" ... the best geologist is the one who has seen the most rocks."
(H. H. Read, 1940)
Read's dictum (above) aptly summarizes the general philosophy of many geologists and ofto this camp. One of our main goals is to expose students to rocks in new settings and let them see for themselves how they relate to what they have learned over the past 3-4 years. It is unfortunate that many geology departments have de-emphasized field studies, at least relative to what was common a few decades ago. This is largely because the need for traditional mapping skills has declined but geology field camp always did more that teach mapping skills. As Read was aware, the need for geologists to see and experience geology in many different places and settings was vital. New geologists just out of their undergraduate courses need this experience more than ever to supplement and fill in the sometimes meager field work experienced in the modern curriculum. If anything most geology students are eager for field experience since that is often the main reason they chose a geology major.
The field course offers a unique opportunity for budding geologists to experience geology where it was meant to be studied, in the field, and where it was studied exclusively during the early developments of the science during the 18th and 19th centuries. Unique because of the length of time, weeks or months, for the experience and also the opportunity to experience rocks in a new location.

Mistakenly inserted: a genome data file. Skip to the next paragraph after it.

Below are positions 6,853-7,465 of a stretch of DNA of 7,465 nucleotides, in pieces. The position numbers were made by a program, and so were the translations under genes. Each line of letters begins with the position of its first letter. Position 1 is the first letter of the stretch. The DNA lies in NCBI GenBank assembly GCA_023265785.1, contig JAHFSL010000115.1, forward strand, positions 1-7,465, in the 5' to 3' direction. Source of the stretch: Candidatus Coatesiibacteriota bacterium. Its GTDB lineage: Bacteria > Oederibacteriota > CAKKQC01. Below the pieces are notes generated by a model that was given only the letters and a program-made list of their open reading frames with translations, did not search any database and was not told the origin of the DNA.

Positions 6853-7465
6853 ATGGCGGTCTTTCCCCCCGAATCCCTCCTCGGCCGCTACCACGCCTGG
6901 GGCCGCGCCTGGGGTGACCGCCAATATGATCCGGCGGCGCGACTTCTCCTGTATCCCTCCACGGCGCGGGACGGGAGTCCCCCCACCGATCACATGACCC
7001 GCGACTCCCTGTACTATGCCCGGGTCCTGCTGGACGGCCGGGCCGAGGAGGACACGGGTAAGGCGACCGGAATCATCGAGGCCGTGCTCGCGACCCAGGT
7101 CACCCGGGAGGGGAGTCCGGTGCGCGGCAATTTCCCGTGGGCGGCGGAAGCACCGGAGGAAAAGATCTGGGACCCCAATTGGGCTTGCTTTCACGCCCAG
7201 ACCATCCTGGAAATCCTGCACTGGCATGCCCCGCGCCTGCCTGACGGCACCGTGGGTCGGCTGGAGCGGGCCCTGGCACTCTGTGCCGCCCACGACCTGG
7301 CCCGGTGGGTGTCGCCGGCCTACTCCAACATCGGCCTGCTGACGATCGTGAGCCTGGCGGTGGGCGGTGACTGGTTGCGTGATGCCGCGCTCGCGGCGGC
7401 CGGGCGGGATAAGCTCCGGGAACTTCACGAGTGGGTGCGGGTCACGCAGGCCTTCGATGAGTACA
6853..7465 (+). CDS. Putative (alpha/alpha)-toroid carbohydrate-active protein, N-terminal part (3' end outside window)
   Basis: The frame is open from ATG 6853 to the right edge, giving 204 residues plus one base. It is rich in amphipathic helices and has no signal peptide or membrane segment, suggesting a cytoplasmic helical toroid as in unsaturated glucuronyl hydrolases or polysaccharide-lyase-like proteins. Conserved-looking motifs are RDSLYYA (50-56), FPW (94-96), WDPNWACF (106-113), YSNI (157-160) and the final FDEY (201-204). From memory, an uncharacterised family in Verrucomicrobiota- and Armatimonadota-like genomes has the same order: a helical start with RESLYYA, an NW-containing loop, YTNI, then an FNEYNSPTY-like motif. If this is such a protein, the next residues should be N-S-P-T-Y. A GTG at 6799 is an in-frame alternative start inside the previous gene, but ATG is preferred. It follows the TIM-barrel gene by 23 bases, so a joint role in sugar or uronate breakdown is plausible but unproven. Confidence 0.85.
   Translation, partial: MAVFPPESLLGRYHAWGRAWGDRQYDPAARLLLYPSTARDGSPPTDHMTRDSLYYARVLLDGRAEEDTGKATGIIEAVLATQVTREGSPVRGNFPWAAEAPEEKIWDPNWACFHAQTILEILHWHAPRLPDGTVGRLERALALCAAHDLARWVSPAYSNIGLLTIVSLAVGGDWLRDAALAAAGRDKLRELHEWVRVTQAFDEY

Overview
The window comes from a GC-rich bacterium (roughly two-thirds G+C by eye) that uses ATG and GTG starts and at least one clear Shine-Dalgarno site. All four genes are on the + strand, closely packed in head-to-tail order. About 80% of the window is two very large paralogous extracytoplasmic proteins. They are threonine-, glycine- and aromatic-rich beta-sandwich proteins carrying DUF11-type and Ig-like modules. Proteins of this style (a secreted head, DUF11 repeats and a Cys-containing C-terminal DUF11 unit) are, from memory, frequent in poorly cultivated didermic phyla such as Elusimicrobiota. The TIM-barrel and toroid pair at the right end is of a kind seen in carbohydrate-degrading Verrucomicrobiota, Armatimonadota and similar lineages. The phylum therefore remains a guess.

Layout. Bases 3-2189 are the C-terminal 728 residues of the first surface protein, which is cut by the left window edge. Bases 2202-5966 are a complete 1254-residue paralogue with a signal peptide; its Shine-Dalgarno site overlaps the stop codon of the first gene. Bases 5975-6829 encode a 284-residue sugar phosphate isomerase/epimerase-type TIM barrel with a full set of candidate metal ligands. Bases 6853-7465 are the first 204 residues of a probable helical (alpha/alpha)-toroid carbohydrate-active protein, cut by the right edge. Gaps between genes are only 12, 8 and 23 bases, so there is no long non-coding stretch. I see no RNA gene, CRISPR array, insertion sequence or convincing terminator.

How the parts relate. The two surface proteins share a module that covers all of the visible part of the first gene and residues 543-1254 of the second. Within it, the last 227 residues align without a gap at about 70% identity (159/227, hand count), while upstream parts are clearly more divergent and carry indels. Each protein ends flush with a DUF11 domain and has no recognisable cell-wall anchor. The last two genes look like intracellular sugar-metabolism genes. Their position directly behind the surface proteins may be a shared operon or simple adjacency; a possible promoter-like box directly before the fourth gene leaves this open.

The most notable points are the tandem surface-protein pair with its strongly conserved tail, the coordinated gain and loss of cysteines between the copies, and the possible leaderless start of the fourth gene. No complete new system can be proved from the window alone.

In a geology field course, the most important thing you will learn is how to approach an outcrop and “read” it. Think of an outcrop as a book written in a language you don’t yet speak (at least not very well) and written in a strange alphabet and using an indecipherable grammar. There is a story to be told in each outcrop, but you have to learn it. So, how do you begin?
On the outcrop, you begin by asking questions. “What kind of rock is this?”, “How did it get here?”, “How does it relate to that outcrop over there?”, “What do these fossils mean?”, “How did all this happen?”
Then you have to collect data and record your observations. You take measurements and samples and make sketches. Measure strikes and dips. Collect more samples. Locate yourself accurately.
Then you step back and make a preliminary interpretation. Is this a sedimentary rock? What was the flow direction? What was the depositional environment? Is there any structure?
Finally, it’s back to the “lab” to transfer your observations and interpretations to the desk copy and work on your report. As the days go by, the bigger picture begins to emerge.
It is important that courses such as field geology keep up with the times, as noted by Dewey:
"The future of serious geological mapping lies in a blend of classic techniques, GPS, satellite imagery, and software…”, John F. Dewey. Professor of Geology, UC Davis.
At this camp we take that to heart and use LandSat photos, digital topographic maps and GIS as aids to mapping. We employ techniques pioneered by the oil industry in the 1980's to map the earth remotely by people such as Floyd Sabins (See his textbook "Remote Sensing: Principles and Interpretation") and adapt the methods to local field mapping.